Low-pressure pyrolysis technique was used to study the thermal decomposition of thiirane and thiolane at pressure 10-2 Pa and the temperature up to HOOK (Table 1), Thiirane decomposed above 900 K (Fig. 1) to yield ethylene stoichiometrically (Table 2). RRK unimolecular reaction theory was applied to interprete the results. Arrhenius A factor was estimated as shown in Table 3. The best fit to the experimental rate constants kuni was obtained when the following high pressure Arrhenius parameters were assumed (Fig. 2). k=1013.2exp(-171(kJ·mol-1)/RT) s-1 The estimation of thermodynamic properties of 2-thioethyl biradical (Table 4) indicated that the obtained activation energy is too low to form the biradical as an intermediate. To verify whether this low activation energy is characteristic for the decomposition of thiirane, we studied thiolane under similar conditions. Thiolane decomposed above 900 K (Fig. 3) to yield propylene and ethylene as main products (Table 5). By using the procedure as employed for thiirane, the A factor was estimated as shown in Table 6, and the high pressure Arrhenius parameters were obtained (Fig. 4). k=1015.6exp(-301(kJ·mol-1)/RT) s-1 The estimation of thermodynamic properties of the 4-thiobutyl biradical (Table 6) indicated that the obtained activation energy is in excellent agreement with the enthalpy change for the formation of 4-thiobutyl biradical. Accordingly the following biradical mechanism may well explain the decomposition of thiolane. Thus we conclude that the unusually low activation energy is characteristic to thiirane. We proposed an alternative mechanism in which thiirane decomposes through triplet state rather than through biradical formation as reported previously.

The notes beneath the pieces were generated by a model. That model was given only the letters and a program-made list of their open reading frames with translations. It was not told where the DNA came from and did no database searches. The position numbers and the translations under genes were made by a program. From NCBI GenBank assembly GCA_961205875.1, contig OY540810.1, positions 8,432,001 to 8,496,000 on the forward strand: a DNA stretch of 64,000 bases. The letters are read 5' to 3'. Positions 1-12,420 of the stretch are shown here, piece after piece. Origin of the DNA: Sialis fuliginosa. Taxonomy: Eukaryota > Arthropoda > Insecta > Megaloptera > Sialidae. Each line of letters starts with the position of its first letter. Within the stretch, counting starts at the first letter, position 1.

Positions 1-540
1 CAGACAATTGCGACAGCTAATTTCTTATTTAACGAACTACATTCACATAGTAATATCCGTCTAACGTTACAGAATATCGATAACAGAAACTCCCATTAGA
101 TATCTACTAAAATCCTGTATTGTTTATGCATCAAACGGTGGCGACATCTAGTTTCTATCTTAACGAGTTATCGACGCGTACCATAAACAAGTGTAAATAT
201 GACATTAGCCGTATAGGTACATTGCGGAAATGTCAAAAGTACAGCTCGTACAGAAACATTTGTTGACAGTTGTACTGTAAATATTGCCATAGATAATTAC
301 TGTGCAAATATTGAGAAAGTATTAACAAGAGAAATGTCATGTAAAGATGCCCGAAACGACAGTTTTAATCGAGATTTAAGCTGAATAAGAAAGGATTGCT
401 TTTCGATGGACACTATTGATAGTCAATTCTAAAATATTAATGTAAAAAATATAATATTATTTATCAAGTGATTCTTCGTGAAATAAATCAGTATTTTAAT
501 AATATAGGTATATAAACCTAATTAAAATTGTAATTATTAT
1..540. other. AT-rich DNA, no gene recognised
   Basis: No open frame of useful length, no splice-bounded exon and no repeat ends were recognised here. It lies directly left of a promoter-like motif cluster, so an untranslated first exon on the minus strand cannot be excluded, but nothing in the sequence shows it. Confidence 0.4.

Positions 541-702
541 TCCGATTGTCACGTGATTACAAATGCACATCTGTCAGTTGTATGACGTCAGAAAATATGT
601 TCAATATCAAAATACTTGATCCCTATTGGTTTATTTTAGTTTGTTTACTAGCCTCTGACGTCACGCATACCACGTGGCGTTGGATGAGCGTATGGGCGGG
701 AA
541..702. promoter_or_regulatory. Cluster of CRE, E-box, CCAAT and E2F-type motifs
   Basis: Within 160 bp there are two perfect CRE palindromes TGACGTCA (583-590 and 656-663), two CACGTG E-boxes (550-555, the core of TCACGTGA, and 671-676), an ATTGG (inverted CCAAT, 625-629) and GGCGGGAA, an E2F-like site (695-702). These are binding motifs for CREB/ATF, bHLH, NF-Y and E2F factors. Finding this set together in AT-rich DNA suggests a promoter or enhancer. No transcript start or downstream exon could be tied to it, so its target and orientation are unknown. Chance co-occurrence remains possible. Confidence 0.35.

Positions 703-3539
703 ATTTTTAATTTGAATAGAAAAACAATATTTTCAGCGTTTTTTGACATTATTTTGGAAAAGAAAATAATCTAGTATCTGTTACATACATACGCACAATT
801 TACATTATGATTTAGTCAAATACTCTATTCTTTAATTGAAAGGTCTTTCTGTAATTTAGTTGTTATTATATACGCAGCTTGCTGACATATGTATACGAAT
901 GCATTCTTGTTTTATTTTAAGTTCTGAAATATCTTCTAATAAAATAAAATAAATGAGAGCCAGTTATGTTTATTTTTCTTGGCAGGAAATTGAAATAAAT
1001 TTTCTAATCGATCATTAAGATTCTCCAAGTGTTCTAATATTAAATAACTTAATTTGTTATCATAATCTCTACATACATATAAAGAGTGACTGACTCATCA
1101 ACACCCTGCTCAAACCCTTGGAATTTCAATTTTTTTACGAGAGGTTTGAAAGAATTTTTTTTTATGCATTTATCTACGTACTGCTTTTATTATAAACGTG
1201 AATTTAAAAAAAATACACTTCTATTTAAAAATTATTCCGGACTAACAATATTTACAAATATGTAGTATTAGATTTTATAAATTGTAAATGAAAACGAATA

ASJC Scopus subject areas
- Chemical Engineering(all)